Covid-19 has cut down a leading figure in the world of architecture and art. On 15 March, the Italian architect and town planner Vittorio Gregotti died in a Milan hospital. He was 92. He was one of the most successful and international architects of the later 20th century, combining his practice, Gregotti Associati, with teaching at universities in Venice, Milan and Palermo. His most famous pupil was Renzo Piano, who told the Milan newspaper, the Corriere della Sera, “His great legacy has been the defence of the city and its surroundings. As a teacher, Vittorio Gregotti was profound and authentic, as are all great masters…he was a friend and a strict guide”.
A gifted and energetic theorist and communicator, Gregotti wrote 30 books, the last in 2019, and poured out articles on architecture and town planning for the leading Italian newspapers. Between 1982 and 1986 he edited the influential architecture magazine Casabella. His most famous books are Il territorio dell’architettura, 1966, which is about the relationship between buildings and their context, and, 25 years later, La città visibile, which takes the discussion further in light of how architects had in fact learnt to take account of the surroundings of their projects.
The son of a wealthy textile family of Novara in northern Italy, he studied architecture at the Politecnico of Milan. He was a member of the Italian communist party, which in the years of Italy’s post-war industrialisation was the natural home of progressive intellectuals. A left-wing radical inclination was also in the tradition of architects of the earlier 20th century, such as the Bauhaus and Le Corbusier, who saw architecture as much more than designing buildings, but as the moral shaping of the environment and of people themselves. The semiologist, philosopher and novelist Umberto Eco, the avant-garde composer Luciano Berio, and the architect of the Gare d’Orsay, Gae Aulenti, were among his friends.
One of his earliest works, the ZEN (zona espansione nord) neighbourhood of Palermo, a vast mass of working-class housing built in 1969, has become a by-word for a disastrous architectural experiment, crime-riddled and degraded like so much social housing. But Gregotti objected that it was never completed as he had planned it, with amenities such as a theatre; it should not have housed just one social class, he said, and it was never maintained properly.
Its failings only became apparent gradually, however, and did not damage his career. Gregotti went on to design many prestigious buildings in Italy and internationally. His talents as a town planner were called upon from Italy to France to China, and he became known as the architect who could elegantly repurpose an industrial zone or a factory complex.
In 1975, he brought together his wide interests in the exhibition about what could be done to re-use the huge, then redundant, neo-Hanseatic flour mill on the Giudecca in Venice. Hosted in the Magazzini del Sale on the Zattere, then also redundant, the exhibition united land art and architecture.
This led to his being appointed director of the visual arts section of the Venice Biennale in 1976. It was a time of radical turmoil in Italy and at the Biennale itself. He called his Werkbund 1907, after the German association that aimed to bridge the gap between the crafts and industry and was a precursor of the Bauhaus. He devoted five sections to architecture, which led to the Biennale of Architecture being instituted in 1980. He was to direct the visual arts Biennale once more, in 1978, when he gave it the title Utopia and the Crisis of Anti-Nature: Architectural Intentions in Italy.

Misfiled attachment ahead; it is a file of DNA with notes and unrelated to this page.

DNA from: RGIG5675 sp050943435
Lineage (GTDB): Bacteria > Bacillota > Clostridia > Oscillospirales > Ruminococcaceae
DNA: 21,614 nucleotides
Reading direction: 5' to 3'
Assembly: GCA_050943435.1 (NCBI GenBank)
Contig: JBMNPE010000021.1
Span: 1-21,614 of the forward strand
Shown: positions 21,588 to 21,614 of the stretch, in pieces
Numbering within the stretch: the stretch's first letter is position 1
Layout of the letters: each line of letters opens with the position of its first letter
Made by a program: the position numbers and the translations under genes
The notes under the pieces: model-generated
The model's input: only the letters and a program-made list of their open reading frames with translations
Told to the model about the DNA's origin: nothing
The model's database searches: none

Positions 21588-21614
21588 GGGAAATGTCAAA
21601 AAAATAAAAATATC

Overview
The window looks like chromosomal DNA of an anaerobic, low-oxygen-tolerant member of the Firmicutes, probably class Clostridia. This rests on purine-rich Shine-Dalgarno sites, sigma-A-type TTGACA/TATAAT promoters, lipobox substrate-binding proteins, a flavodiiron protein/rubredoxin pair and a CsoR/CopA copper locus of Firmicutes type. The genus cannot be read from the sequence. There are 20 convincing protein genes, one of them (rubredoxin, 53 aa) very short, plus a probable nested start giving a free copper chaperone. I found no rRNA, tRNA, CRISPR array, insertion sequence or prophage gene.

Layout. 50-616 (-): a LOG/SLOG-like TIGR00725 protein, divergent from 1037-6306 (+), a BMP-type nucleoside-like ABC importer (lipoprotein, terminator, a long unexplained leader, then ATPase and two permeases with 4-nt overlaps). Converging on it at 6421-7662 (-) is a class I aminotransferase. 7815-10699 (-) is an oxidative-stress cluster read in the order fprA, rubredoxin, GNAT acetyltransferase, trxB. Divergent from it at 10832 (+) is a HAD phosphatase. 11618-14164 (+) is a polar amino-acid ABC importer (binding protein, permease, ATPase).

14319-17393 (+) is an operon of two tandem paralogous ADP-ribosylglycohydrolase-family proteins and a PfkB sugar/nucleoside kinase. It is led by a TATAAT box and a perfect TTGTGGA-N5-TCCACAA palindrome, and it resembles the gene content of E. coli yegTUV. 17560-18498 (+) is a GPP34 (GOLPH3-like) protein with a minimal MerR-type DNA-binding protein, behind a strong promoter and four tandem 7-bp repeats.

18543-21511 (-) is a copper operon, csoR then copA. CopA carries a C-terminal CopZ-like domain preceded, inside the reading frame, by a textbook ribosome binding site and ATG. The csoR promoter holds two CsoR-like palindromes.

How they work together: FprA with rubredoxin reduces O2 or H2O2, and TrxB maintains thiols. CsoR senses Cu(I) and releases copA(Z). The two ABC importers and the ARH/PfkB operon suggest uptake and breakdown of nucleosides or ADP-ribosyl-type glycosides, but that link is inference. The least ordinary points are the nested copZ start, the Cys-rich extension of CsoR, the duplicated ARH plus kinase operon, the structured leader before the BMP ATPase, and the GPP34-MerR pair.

He is the last modern architect to have left a significant mark on Venice with his 1981 residential neighbourhood and restructuring of the port in 1990. He built stadia for Barcelona, Genoa, Marrakech and Agadir in the 80s and 90s. He was one of the star architects called upon by Berlin to design the Potsdamer Platz and Leipziger Platz in the 1990s. He drew up urban master plans for Pavia, for post-industrial parts of Turin, and for Gorizia in the 90s. He built the National Grand Theatre in Beijing and the Arcimboldi opera house in the former industrial zone of the Bicocca in Milan, also in the 90s. The way the Bicocca looks now is largely due to Gregotti, and it contains another of his major works, the Pirrelli research centre. Still in the 90s, he built a new town on the Black Sea in the Crimea, and in the 2000s he erected a whole new town, Jiangwan, and the residential quarter of Pujiang, both near Shanghai. In between, he found time to design ships for the Costa Cruises. This is to name only a small number of his creations.
One of his most illustrated works is the 1988 Céntro Cultural of Bélem, Lisbon, but another fine work is second but last building, of 2008, in which he rose to the challenge at which so many modern architects come a cropper, which is to design a church. His San Massimiliano Kolbe in Bergamo is a handsome drum on square in golden stone that echoes the form of the older church on the other side of the piazza and filters the light beautifully inside from under its shallow dome.
In 1964, Gregotti won the Gran premio internazionale at the 13th Triennale of Milan, and in 2016 the Centre Pompidou dedicated an exhibition to his donation of drawings and architectural models.
Vittorio Gregotti, born Novara, 10 August 1927, died Milan, 15 March 2020.